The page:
Nutrients For Athletic Performance
Do Athletes Get Enough Vitamins & Minerals?
For competitive athletes, maximized nutrition, training and rest are essential for performance and health; but perfect nutrient status is rare in athletes. In fact athletes are commonly low in many vitamins and minerals including B vitamins, vitamin C, vitamin D, vitamin E, β-carotene, calcium, magnesium, iron, zinc and selenium1,2,3,4. Performance suffers as a result2. Athletes are often deficient due to poor nutrient intake through diet and because athletes utilize nutrients faster than a sedentary person5.
Athletes Have Greater Nutrient Requirements
Working hard, sweating and pushing your muscles and nervous system hard are all taxing on the body. It is clear that intense physical activity actively depletes nutrients from the body, including zinc, magnesium, potassium, iron6, vitamin B1, vitamin B2 and vitamin B67.
While diet is pivotal for ensuring proper nutrient intake, intravenous nutrient infusions are a helpful way to rapidly resolve nutrient deficiencies. Intravenous nutrient infusions also typically increase energy levels and can help athletes maintain a competitive edge.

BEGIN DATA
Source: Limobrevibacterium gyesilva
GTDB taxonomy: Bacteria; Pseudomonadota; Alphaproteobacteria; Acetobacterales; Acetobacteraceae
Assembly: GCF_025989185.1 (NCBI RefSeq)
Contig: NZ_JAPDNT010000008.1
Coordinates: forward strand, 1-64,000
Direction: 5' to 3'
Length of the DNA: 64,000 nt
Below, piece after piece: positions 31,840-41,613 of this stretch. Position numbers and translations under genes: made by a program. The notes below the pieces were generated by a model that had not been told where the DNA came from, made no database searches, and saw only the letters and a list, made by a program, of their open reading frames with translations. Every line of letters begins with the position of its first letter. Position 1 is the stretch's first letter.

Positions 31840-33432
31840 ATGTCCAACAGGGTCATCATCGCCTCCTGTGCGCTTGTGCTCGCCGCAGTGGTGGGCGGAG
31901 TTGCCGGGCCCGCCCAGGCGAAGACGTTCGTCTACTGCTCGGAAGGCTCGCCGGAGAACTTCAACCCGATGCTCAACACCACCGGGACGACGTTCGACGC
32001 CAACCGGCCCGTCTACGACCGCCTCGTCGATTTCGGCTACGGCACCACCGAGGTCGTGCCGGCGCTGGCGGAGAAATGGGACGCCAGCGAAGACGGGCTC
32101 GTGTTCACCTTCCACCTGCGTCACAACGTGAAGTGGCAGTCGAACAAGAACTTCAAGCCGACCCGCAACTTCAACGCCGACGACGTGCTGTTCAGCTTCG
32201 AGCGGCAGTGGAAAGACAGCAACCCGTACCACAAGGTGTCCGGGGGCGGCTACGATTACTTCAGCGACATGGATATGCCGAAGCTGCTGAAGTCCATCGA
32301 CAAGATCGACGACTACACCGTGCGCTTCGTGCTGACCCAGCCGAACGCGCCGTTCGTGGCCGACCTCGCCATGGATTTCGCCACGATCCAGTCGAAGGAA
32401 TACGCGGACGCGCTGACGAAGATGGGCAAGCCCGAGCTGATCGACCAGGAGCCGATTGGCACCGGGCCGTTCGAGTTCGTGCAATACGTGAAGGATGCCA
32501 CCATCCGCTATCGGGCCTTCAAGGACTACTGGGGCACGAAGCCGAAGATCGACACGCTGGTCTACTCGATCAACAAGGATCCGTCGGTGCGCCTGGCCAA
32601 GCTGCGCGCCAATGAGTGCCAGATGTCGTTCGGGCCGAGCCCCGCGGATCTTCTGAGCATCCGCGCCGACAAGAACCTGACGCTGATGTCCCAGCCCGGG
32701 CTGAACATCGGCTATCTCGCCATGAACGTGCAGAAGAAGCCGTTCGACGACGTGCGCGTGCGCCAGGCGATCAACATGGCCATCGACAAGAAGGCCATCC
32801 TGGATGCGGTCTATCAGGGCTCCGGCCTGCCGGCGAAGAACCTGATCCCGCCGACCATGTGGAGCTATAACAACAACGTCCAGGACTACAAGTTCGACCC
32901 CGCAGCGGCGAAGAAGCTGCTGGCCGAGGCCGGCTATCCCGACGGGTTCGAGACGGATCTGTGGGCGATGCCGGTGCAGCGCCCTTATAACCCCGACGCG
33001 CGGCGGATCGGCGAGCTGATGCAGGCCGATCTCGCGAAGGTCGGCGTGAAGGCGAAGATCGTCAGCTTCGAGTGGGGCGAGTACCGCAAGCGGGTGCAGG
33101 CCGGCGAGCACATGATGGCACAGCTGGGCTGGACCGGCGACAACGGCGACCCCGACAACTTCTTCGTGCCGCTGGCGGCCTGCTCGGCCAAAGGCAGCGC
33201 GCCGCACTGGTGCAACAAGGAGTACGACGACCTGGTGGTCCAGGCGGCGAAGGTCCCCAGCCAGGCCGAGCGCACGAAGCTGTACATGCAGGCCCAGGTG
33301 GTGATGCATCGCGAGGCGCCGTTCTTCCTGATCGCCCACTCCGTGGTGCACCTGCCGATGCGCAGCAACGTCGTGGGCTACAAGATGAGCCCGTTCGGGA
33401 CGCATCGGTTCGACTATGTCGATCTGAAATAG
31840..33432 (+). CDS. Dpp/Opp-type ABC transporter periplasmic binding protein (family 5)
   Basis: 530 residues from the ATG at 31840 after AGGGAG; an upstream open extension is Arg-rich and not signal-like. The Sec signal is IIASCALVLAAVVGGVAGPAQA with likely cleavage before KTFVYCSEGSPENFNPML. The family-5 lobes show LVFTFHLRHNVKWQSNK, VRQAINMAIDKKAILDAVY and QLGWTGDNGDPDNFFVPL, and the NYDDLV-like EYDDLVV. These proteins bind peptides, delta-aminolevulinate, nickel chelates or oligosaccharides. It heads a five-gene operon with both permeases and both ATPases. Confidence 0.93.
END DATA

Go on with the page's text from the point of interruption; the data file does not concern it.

Athletic Performance Infusion
Our athletic performance infusion is a combination of L-carnitine, vitamin B1, vitamin B2, vitamin B3, vitamin B5, vitamin B6, vitamin B12, vitamin C, calcium, magnesium and zinc. It is administered before and after competitions as a boost for competitive athletes and can also be used while training. Beyond simply correcting nutrient deficiencies, this infusion can be used to enhance muscle function, increase energy and shorten recovery time.
Components Of The Infusion
L-carnitine is a “conditionally essential” amino acid (i.e.: we assemble it from other amino acids in our diet). L-carnitine transports fats into the cell mitochondria to be burned as energy and as such, plays a critical role in energy metabolism. L-carnitine is instrumental for the burning of fat during physical activity. Concentrated in skeletal and heart muscle cells which use dietary fats as fuel. L-carnitine can be obtained through beef, fish, pork and chicken.
Thiamine is an important factor in the metabolism and capture of energy from carbohydrates, as are all of the B vitamins. Thiamine is instrumental for the synthesis of DNA and nerve impulse conduction. Alcohol contributes to the depletion of thiamine. Foods rich in thiamine include wheat germ, edamame, soy bean sprouts, corn flour, oatmeal, whole grains, pork, tuna, beans, nuts and seeds. Thiamine is depleted by physical activity.